- The Fed has been putting effort into keeping the market strong – as the markets have been used as a proxy to real economy – as they used to be – but since central banking involvement – not so much
- Some companies, like Apple and Warren Buffet’s Berkshire Hathaway, are holding extensive cash reserves, but most do not. Also, the level of cash reserves held by certain top corporations suggests they know something is on the horizon. Why hold piles of cash when the stock market is a “sure thing”? Unless the debt bubble is about to collapse and cash will be needed to absorb the damage?
- If this year is the year in which buybacks crumble – wouldn’t come as a surprise – Corporate profits degraded over 2019 and the slide is set to continue this year – This means profits are not going to come to the rescue and stave off the explosion of the debt structure
- These loans are now coming due, and the Fed has indicated it plans to tighten liquidity once again next month while returning to balance sheet cuts – but at the same time The Fed will have to institute a full QE program on the level of the TARP bailouts and cut interest rates to zero in order to end the constant repo liquidity threat and kick the can for a couple more years – without this these loans are coming due at a positive rate
- For now – central banks’ intervention has achieved little except keeping stocks at all-time highs. The rest of the economy is in disarray – limited economic growth – despite the amount of money being pushed into the financial system
- The real economy will start to drag down the markets – but the big question is always one of timing.
- The best counter-argument is that there is plenty of liquidity out there. Central banks are pumping the world full of money which is what has driven stock market valuations to current levels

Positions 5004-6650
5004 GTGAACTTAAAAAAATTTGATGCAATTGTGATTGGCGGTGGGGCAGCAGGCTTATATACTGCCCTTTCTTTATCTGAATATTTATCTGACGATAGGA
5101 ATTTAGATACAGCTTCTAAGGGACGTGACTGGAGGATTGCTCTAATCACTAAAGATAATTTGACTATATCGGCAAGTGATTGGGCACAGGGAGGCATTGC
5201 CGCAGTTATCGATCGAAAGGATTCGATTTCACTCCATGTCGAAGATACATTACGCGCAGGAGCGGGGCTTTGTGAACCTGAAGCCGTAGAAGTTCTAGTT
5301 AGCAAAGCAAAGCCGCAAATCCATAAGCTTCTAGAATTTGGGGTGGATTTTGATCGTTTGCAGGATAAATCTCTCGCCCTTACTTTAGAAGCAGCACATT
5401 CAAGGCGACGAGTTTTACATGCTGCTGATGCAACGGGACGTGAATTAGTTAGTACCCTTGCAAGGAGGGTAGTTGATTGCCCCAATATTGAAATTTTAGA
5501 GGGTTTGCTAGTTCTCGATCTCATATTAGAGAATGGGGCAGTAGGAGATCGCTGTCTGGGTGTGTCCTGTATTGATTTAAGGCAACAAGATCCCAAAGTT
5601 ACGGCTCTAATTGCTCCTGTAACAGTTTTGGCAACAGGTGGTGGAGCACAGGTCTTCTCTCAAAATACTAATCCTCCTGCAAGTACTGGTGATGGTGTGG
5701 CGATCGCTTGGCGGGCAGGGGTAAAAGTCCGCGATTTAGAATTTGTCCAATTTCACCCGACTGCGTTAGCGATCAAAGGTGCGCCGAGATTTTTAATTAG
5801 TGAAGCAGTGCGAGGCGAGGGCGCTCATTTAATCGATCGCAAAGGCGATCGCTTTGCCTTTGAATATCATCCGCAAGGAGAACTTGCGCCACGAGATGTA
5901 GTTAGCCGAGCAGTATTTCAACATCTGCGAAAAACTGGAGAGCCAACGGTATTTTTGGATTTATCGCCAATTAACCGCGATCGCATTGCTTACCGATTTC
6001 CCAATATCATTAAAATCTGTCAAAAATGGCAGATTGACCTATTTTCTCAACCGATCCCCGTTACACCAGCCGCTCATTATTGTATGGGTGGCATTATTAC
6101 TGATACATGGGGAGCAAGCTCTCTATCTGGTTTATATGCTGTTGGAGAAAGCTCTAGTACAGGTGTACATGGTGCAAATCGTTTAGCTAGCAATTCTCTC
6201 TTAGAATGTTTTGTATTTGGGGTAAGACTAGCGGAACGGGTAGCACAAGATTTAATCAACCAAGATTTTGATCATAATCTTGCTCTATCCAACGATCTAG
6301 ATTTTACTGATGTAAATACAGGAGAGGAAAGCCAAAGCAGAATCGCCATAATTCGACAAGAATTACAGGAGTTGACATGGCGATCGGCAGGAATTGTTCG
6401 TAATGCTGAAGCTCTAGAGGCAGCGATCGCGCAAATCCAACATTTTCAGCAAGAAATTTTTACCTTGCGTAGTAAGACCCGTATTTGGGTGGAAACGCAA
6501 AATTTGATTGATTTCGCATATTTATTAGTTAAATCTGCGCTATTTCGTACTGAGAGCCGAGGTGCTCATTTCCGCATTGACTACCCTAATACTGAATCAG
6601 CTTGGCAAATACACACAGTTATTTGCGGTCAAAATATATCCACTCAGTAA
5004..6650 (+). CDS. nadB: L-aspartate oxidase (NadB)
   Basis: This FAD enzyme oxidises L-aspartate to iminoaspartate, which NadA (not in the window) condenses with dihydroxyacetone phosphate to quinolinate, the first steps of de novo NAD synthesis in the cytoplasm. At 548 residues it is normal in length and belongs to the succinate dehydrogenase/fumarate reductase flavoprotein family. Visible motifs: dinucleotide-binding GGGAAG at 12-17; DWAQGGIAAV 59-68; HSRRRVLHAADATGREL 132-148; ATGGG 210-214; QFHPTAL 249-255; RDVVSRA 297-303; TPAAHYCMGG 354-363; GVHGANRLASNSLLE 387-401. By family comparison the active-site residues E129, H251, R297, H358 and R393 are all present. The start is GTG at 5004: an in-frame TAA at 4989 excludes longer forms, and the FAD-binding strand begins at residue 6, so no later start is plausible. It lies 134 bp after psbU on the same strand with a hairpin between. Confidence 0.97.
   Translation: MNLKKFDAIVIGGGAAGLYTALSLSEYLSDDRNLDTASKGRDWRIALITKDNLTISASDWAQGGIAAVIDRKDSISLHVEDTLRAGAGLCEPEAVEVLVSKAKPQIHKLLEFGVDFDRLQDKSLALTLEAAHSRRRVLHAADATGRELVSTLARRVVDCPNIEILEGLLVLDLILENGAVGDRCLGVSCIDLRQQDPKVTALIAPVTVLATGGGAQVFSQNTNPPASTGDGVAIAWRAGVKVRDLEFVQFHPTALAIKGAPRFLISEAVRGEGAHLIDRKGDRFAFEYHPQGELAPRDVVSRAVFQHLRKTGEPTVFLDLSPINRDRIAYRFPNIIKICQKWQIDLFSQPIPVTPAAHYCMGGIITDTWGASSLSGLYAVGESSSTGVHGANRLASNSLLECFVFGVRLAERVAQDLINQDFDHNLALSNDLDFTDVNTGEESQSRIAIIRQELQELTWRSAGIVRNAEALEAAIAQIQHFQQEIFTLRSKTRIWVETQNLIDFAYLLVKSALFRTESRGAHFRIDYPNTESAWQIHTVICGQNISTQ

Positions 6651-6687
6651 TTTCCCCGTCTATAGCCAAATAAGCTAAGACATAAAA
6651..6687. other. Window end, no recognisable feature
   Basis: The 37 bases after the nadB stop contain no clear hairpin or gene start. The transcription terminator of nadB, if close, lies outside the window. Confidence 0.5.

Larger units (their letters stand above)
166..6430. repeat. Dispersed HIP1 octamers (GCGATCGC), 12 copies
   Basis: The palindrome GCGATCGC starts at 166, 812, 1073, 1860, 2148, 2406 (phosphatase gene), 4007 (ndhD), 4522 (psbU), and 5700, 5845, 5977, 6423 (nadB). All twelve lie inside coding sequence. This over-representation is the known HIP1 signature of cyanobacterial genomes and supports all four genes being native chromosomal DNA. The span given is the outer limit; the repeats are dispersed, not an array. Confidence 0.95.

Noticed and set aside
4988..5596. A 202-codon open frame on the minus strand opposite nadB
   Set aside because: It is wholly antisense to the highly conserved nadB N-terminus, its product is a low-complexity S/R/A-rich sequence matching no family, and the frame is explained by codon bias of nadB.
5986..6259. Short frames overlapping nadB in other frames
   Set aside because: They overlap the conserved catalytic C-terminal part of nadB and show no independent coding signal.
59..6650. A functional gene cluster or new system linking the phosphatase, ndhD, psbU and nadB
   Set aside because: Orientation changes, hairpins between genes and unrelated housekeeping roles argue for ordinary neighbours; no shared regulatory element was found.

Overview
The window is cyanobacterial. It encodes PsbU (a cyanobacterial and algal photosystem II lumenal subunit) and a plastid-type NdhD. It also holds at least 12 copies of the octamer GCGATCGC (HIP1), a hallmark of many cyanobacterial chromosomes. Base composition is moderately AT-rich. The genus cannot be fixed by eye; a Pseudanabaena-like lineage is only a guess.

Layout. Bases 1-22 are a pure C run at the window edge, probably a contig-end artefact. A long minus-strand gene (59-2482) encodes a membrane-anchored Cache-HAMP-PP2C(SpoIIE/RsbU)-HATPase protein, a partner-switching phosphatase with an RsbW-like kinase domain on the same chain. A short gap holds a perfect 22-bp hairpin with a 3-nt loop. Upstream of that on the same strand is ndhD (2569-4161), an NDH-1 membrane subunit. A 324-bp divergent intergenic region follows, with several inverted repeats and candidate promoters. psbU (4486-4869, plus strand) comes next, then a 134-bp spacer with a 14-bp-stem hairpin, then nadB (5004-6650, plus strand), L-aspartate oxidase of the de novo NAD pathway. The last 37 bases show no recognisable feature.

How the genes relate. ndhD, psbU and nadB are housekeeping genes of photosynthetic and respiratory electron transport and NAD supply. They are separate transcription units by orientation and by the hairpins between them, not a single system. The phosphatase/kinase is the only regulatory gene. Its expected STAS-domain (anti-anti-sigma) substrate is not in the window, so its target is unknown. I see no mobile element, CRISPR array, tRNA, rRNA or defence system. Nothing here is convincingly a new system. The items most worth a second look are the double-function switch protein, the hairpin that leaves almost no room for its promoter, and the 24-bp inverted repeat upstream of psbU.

- It is a good argument – and if they continue – then markets may go up further – It is also an argument that has a binary outcome – Market liquidity is a mind trick. If the market believes in the power of central banks, then stock markets can continue to rise – but how much faith will the market and the investments within continue to have with Central banks?
- But with lowering company earnings – the faith in central banks may disappear once negative earnings appear and the extreme corporate debt levels are tinder waiting for a spark
- Earnings growth is negligible. Valuations are more expensive than they have been since the tech bubble or pre-GFC
- This episode is just a counter to the last minute irrational exuberance
- It’s hard to imagine a scenario in which there are no major shocks to the financial structure for the rest of the year – with the corporate system tapped out and no longer able to act as a support for the bubble, the fundamentals will start to take over again.
- Geopolitical events will also have a more visible effect. A whole year without a pandemic threat like the coronavirus going global?
- For those who listened to the complexity theory series – the basin of attraction is on a knife-edge – doesn’t take much for it to snap back like a rubber band
Thank you for listening to today’s episode. If you want to get in contact you can do so here: http://financeandfury.com.au/contact/
Growth Index over time
Debt-to-GDP Percentage over time – United States